In Polyanin's Handbook of First Order Partial Differential Equations (2002), in Section 10.1.2, it is stated that the non-homogeneous linear, first-order partial differential equation: $$\sum_{i=1}^nf_i(x_1,\dots ,x_n)\frac{\partial w}{\partial x_i}=g(x_1,\dots ,x_n)w+h(x_1,\dots ,x_n)$$ with initial condition $$w (0,x_2,\dots ,x_n)=\psi (x_2,\dots ,x_n)$$ where $\psi (x_2,\dots ,x_n)$ is a given function, has unique, continuously differentiable solution in domain $G=\{0<x_1<a,-\infty<x_i<\infty,i=2,\dots,n\}$, if $f_1=1$, $f_2,\dots f_n,g,h,\psi$ are continuously differentiable functions of $x_1,\dots,x_n$ in $G$ and the following inequality holds in $G$: $$\sqrt{f_2^2(x_1,\dots ,x_n)+\dots+f^2_n(x_1,\dots ,x_n)}\leq k\Big(1+\sqrt{x_2^2+\dots+x_n^2}\Big),k=const.$$ However, I couldn't find a proof for this uniqueness theorem. Can anyone give a hint?

  • $\begingroup$ I would try the method of characteristics. The inequality you quote is precisely a bound on the speed of the characteristics, which should be required for existence of a smooth solution. $\endgroup$ – Jeff Mar 6 at 18:36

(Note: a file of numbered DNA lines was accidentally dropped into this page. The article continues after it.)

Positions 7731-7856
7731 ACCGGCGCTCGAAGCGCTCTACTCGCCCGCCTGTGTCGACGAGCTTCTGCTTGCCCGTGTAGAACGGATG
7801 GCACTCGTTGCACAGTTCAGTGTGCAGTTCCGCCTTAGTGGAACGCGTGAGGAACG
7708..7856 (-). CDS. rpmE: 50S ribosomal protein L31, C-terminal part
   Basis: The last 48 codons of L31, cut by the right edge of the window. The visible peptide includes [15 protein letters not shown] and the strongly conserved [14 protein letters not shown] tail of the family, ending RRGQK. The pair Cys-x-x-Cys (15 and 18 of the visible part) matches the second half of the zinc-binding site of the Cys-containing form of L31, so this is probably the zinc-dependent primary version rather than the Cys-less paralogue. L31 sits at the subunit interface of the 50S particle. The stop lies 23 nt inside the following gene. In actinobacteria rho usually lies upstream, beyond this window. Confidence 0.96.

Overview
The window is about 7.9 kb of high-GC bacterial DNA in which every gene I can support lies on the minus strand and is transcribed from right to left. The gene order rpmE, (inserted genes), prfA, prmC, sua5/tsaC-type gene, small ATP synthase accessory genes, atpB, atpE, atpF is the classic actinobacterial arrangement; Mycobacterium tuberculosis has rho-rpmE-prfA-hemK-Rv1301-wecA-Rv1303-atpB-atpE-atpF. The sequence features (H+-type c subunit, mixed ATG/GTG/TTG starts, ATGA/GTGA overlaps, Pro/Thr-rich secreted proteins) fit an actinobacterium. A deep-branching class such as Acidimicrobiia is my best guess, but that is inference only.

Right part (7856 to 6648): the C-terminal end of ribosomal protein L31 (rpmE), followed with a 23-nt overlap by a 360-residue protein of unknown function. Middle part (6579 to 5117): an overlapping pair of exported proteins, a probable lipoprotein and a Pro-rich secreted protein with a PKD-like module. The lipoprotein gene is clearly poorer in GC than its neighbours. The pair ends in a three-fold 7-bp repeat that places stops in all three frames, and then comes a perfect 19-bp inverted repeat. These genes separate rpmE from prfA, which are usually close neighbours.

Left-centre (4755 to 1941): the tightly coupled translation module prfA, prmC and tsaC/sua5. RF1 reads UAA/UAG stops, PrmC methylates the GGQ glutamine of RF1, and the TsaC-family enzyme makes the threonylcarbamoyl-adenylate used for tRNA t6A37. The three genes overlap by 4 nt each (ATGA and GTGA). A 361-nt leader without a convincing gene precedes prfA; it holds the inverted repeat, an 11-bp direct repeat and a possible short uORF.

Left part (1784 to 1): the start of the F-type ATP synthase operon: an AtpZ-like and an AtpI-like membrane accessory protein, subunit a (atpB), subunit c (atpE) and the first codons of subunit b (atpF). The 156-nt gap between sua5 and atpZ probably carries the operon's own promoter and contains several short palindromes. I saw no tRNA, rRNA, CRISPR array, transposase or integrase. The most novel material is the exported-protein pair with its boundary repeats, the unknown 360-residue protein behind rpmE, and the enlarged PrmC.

• $\begingroup$ Thank you Jeff for your comment. Indeed, I have solved this equation by using the method of characteristics, but my problem now is to show that this solution is unique. So, does exceeding this bound on speed means that we lose solvability or just loss of smoothness of solution? Also if you know a relevant reference, it would be most helpful for me. $\endgroup$ – KIM Mar 7 at 12:30
  • $\begingroup$ The method of characteristics will give uniqueness too. You integrate any solution along the characteristics to show that it must be given by the solution you obtained with method of characteristics. $\endgroup$ – Jeff Mar 7 at 15:19

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